“I killed a man holmes.”

Then I fell asleep next to the murderer. In San Fran the train dispersed a bit and I had a seat to myself finally. I took out my computer and started writing.

We arrived in Portland and I called my mom.

“What are ya doin?” My mom asked.

“Oh, I’m taking a train a hundred hours to finish my book.”

Without any surprise at all: “Are ya gonna write the next great American novel?”

Trying not to get pissed the fuck off at such a shitty question: “That’s right. That’s what I’m gonna do. Oh and I’ll be stopping in New York so I’ll come see you.”

That’s how normal check-ins with my parents went. No matter how important backpacking the world is, family is always more important.

Anyway, back in Portland (Oregon), I switched to another train. Outside the window were tents and homeless people. In the train station there was nothing to really eat and I was starving. I got on the next train, which I had known was gonna take me through Glacier National Park. At the time, I had never been there, so I was pumped about that. 

Taste a bit of a lot rather than munch on a little.

There was an “observation car” on the new train, which was basically a glass-windowed car in the middle of the train where you could stare out the floor-to-ceiling windows and observe the world passing by. There was also a dining car, just like the movies. I loved it. I woke up every morning at 5AM and got coffee in the dining car and watched the sunrise in the observation car.

Somewhere along the 10-day trip I met a chick who offered me mushshrooms. I said no. She said why. I said I’m sober. She got uncomfortable. 

The train was empty for a thousand miles and I roamed around talking to as many strangers as I could, stepping off the train every few hours when it stopped at random towns to smoke a cigarette with the other degenerates. 

Did I mention it was New Year’s Eve?

I hate New Year’s Eve parties so I thought to myself: I should be on a train when the ball drops so I am not around people partying. Now I have friends to hang out with that are also sober so I don’t needa barricade myself in some moving vehicle every December anymore. That’s good. Anyway…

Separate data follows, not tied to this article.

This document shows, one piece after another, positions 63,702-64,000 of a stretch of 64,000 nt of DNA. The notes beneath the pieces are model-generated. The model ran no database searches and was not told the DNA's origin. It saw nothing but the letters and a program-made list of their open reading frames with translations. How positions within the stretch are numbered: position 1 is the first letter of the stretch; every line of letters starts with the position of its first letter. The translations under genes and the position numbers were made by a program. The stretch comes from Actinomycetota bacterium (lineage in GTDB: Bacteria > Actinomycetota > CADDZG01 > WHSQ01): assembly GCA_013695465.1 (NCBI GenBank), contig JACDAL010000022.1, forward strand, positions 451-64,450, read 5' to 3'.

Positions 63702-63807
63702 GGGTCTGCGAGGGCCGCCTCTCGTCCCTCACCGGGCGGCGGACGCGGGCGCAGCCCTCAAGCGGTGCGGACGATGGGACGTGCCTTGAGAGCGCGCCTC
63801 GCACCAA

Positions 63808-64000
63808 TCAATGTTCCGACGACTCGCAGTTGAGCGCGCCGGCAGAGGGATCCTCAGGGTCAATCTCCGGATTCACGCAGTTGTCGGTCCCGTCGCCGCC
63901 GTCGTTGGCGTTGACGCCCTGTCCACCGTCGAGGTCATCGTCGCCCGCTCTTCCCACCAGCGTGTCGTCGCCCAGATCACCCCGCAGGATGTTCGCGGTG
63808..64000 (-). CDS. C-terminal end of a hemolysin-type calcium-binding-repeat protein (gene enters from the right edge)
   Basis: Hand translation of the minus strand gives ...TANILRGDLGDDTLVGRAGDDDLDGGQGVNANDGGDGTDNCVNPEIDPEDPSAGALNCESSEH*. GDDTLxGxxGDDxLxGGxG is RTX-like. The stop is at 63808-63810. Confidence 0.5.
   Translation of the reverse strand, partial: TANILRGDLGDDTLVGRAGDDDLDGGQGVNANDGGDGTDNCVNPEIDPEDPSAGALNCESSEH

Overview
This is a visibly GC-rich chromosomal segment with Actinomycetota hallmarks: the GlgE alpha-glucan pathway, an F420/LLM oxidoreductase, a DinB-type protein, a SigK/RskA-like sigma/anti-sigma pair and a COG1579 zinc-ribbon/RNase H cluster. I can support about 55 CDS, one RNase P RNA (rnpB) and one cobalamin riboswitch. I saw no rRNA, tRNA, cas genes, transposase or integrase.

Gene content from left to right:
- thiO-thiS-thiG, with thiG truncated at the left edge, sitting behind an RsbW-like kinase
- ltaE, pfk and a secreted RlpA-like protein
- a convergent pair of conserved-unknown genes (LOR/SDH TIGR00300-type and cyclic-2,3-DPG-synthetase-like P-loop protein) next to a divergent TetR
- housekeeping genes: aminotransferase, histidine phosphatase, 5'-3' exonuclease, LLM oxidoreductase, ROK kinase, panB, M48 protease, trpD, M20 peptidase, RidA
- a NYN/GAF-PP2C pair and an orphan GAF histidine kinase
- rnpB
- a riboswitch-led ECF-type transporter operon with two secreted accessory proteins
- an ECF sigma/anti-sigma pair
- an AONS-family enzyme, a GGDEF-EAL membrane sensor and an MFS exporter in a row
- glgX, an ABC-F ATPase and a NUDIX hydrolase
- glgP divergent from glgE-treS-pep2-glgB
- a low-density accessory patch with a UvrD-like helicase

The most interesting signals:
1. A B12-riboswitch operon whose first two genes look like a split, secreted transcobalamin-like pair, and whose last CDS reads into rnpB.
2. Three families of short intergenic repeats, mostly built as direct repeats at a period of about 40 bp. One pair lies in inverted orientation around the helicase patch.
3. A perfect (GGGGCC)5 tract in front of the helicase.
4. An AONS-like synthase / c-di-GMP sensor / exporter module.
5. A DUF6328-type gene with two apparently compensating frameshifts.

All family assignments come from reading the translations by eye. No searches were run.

When the ball dropped people started playing guitar in the observation car. The girl that offered me shrooms was there. I wondered if I could somehow fuck her. She carried a hula hoop everywhere she went even on the train. I love hula chicks, they’re so aimless.

When I got to Chicago, I got off the train and stayed at HI Hostels (Hosteling International). It’s some hostel chain but what a great hostel it was. I hit up my friend I was in juvie with (well, it was a therapeutic boarding school but there seemed to be little difference) and told her I was in her hometown. We hung out and I got back on the train three days later. Before that I went outside of the hostel in the cold weather to smoke a cigarette and a homeless man asked me if I wanted to get beers with him.

“I’m sober.”

“I thought about getting sober once,” he told me.

“You should, seems like you need to.”

“Can I give you my number?” He asked.

Unsure: “Sure.”

Then one day he called me plastered and asked for help. I told him to call me back when he was sober so I could comprehend his speech. He never called back.

Backpacking trips for beginners are better when your home-life is sturdy

That’s why when I got to New York, I spent some time with my parents and told them all about my trip. It really was a nice half-way point on that train journey.

Look, the point here is not this train ride, it’s that a backpacking trip can be anything you want it to be so long as you are traveling through unchartered territory and making friends with strangers and listening and looking and writing. That’s the essence of travel. Let the thoughts come and go and listen to others’ thoughts come and go. It might suck, it might be awesome, but you’ll definitely remember it forever.

The moral of the story is buy a one-way ticket somewhere you’ve always wanted to go and just make sure you have enough money to get home. Then let anything happen in between. If you ever get nervous, you can always fly home.

Oh yeah, and I finished my book. If you wanna read it, it’s all about how I was sent to the most notorious therapeutic boarding school in America.